An electronic porfolio (e-portfolio) is a purposeful collection of sample student work, demonstrations, and artifacts that showcase student's learning progression, achievement, and evidence of what students can do. The collection can include essays and papers (text-based), blog, multimedia (recordings of demonstrations, interviews, presentations, etc.), graphic.

Portfolios are considered as a learning and assessment tool

Student Learning: E-portfolio has been used to facilitate, document, and archive student learning. It is a learning tool for students to clarify their educational goals, integrate and solidify learning through reflection, and showcase achivement to potential employers. By having students reflect on what they learned, how they learned it, and how much they learned, they start to take control of their own learning. As Paulson and Paulson (1991) said, “portfolio is a laboratory where students construct meaning from their accumulated experience” (p. 5). As students select their representative work and reflect on what they learned, they start to make sense of their educational experiences in various courses and derive new meaning out of the process (Banta, 2003).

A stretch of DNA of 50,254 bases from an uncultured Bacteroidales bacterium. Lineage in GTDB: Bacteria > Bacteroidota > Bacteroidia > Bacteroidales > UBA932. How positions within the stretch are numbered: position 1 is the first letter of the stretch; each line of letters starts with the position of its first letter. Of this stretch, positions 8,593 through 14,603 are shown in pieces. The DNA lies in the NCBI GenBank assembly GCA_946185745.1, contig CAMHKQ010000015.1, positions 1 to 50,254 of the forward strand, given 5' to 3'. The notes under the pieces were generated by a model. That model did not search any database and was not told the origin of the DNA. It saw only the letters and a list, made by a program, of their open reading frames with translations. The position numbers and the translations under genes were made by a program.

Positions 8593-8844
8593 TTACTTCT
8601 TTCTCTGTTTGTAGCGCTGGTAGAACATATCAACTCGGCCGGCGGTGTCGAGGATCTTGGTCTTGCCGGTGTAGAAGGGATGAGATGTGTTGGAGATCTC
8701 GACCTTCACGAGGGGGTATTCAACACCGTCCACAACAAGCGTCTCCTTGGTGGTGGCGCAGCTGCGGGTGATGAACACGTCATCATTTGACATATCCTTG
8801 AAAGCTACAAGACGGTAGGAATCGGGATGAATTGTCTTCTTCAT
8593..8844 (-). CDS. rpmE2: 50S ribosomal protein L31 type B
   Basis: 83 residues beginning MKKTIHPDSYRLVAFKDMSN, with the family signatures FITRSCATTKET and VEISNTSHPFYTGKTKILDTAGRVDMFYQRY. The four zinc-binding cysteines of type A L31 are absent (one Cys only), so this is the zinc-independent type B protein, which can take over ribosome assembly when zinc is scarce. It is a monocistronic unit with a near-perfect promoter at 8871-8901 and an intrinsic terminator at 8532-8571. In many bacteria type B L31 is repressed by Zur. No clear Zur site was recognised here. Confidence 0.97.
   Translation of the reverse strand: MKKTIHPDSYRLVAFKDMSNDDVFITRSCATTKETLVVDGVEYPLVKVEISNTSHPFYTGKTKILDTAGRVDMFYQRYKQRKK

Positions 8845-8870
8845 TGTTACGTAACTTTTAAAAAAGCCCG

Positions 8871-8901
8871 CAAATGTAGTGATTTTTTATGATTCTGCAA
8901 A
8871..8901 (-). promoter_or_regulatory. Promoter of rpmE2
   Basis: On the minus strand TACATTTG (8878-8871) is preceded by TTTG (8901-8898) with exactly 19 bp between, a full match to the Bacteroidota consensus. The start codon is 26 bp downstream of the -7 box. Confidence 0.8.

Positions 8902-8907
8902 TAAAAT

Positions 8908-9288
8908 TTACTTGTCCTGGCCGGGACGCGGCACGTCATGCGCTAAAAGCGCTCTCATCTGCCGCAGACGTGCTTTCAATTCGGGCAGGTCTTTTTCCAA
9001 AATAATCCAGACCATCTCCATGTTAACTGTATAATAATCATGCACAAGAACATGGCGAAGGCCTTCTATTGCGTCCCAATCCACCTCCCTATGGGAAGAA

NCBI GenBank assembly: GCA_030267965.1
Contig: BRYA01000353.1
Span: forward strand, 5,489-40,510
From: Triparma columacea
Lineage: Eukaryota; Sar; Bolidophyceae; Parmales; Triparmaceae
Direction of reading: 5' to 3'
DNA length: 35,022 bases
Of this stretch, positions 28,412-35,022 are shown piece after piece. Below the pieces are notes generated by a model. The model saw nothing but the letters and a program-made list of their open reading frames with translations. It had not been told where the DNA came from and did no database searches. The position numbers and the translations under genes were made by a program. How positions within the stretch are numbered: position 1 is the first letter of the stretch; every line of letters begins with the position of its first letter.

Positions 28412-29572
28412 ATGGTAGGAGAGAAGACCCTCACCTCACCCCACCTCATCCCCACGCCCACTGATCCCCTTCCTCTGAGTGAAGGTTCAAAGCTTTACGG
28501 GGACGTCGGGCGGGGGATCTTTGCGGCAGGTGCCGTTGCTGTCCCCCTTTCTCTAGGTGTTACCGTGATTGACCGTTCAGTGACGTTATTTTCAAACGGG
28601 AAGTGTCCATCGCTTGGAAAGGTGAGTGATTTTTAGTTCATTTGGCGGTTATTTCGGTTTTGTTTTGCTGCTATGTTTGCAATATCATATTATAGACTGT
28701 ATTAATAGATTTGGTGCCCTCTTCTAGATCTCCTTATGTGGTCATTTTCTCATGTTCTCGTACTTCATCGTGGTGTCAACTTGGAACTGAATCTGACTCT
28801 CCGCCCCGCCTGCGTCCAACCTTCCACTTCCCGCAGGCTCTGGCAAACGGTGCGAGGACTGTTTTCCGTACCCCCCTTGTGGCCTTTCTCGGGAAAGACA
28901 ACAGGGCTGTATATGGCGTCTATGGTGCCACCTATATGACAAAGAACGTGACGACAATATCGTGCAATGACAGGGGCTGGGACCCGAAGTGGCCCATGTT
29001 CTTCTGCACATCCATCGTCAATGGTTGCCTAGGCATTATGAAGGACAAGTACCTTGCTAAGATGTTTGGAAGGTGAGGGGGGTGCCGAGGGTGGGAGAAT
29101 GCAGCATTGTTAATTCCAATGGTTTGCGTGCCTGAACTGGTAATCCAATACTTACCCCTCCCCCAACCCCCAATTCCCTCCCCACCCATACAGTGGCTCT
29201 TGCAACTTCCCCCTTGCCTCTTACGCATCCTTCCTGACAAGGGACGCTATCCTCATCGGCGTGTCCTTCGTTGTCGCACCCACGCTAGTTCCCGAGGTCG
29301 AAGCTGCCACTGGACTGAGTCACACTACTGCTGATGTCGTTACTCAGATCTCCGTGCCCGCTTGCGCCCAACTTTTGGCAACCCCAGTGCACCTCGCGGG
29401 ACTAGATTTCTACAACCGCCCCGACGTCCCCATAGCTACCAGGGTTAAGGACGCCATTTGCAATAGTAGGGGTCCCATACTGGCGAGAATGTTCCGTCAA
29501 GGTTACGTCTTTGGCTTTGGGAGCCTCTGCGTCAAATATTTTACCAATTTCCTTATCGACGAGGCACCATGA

Assessment and accreditation: E-Portfolio can also function as a tool for faculty to monitor and evaluate program effectiveness.To collectively examine student achievement for program improvement, portfolio can be a useful way to organize, sample, and assess what students gained out of the program. Portfolios enable faculty to not only observe what students know and can do, but also learn how students learn through student reflections. 

What portfolio is NOT: A portfolio is not a placeholder for all or random student work. In order to ensure that the portfolio process is educational and that it serves as a way to assess student learning outcomes, instructors need to be mindful about which artifacts need to be included for what purposes. 

Available tools (free or low cost) 

  • b-learning (CANVAS) has an e-portfolio tool. 
  • Wordpress
  • Edublog 
  • Google Site 

Sample practices 


Web resources

Journals and presentation archives

Professional organizations and listserv


Banta, T. W. (2003). Introduction: Why portfolios? Porfolio assessment: Uses, cases, scoring, and impact. San Francisco, CA: Jossey-Bass.

Paulson, P. R., & Paulson F. L. (1991, March). Portfolios: Stories of knowing. Paper presented at the 54th annual meeting of the Claremont Reading Conference (No. ED377209).